What does the line, "What man has made of man," mean in "Lines Written in Early Spring"?

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This line is found in the following stanza:

To her fair works did Nature link
The human soul that through me ran;
And much it grieved my heart to think
What man has made of man.
The complete line of thought is that Nature (personified) has made the speaker aware...

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This line is found in the following stanza:

To her fair works did Nature link
The human soul that through me ran;
And much it grieved my heart to think
What man has made of man.
The complete line of thought is that Nature (personified) has made the speaker aware of her beauties. By doing so, the speaker feels a both a connection with Nature and a unity with mankind. This oneness makes him keenly aware of the contrast in the way Nature’s “fair works” encourage man, yet mankind is so destructive to itself. Man initiates war on mankind. Man deprives its members of freedoms, food, joy, and basic necessities. In so many ways, mankind often destroys mankind, intentionally and unintentionally.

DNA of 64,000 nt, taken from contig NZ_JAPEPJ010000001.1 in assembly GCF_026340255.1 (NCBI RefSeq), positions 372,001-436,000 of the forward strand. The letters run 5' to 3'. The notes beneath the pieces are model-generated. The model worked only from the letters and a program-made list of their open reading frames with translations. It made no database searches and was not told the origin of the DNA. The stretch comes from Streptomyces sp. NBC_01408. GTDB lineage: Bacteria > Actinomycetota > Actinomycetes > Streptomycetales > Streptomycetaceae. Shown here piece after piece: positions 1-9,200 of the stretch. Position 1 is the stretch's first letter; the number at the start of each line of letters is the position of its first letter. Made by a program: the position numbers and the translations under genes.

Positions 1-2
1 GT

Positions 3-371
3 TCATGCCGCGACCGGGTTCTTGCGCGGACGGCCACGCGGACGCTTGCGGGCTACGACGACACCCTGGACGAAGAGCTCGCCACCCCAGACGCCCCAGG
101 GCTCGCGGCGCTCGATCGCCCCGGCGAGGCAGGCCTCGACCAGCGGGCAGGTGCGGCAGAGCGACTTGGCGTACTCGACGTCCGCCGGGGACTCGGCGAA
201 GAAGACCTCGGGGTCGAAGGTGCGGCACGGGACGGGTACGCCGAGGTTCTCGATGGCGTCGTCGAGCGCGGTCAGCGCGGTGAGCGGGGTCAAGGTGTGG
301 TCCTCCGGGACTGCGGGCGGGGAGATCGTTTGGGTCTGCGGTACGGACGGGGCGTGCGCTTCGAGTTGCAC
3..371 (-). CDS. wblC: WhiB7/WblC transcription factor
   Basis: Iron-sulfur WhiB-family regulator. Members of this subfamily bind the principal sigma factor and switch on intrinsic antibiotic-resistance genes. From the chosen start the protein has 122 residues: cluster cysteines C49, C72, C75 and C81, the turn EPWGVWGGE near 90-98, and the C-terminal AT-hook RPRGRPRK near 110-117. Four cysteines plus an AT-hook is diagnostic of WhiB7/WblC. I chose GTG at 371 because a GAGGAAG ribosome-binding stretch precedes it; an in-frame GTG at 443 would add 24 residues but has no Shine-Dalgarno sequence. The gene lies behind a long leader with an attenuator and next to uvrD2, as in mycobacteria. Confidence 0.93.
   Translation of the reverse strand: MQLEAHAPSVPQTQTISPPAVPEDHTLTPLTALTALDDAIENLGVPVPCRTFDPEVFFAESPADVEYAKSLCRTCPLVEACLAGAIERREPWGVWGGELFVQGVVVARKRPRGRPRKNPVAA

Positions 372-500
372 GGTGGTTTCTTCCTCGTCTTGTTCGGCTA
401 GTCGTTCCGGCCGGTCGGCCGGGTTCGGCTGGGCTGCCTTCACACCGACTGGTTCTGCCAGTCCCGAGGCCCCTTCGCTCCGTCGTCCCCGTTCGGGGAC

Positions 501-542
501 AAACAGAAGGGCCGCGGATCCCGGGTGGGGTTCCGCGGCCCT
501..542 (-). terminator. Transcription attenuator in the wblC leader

This is the message embedded in this line. If man took Nature’s lead and instead sought to encourage a sense of unity, perhaps there would be more “fair works” in our members.
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